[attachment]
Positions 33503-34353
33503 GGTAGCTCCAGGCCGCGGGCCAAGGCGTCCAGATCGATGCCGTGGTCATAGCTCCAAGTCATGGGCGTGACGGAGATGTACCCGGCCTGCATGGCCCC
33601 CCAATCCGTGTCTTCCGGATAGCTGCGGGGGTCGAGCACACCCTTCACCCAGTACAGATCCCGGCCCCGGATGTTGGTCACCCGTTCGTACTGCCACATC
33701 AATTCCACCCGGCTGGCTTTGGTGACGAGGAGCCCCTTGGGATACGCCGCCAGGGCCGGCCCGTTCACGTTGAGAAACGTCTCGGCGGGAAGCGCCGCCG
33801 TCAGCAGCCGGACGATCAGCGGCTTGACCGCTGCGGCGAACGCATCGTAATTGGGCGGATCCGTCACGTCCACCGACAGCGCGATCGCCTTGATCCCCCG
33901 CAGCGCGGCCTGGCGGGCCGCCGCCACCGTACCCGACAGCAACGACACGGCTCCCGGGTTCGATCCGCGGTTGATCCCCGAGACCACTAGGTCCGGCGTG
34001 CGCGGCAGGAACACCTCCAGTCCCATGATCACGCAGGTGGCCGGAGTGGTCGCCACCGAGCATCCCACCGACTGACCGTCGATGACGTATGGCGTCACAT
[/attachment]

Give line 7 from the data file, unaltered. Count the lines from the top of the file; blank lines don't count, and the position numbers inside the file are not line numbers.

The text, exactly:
34001 CGCGGCAGGAACACCTCCAGTCCCATGATCACGCAGGTGGCCGGAGTGGTCGCCACCGAGCATCCCACCGACTGACCGTCGATGACGTATGGCGTCACAT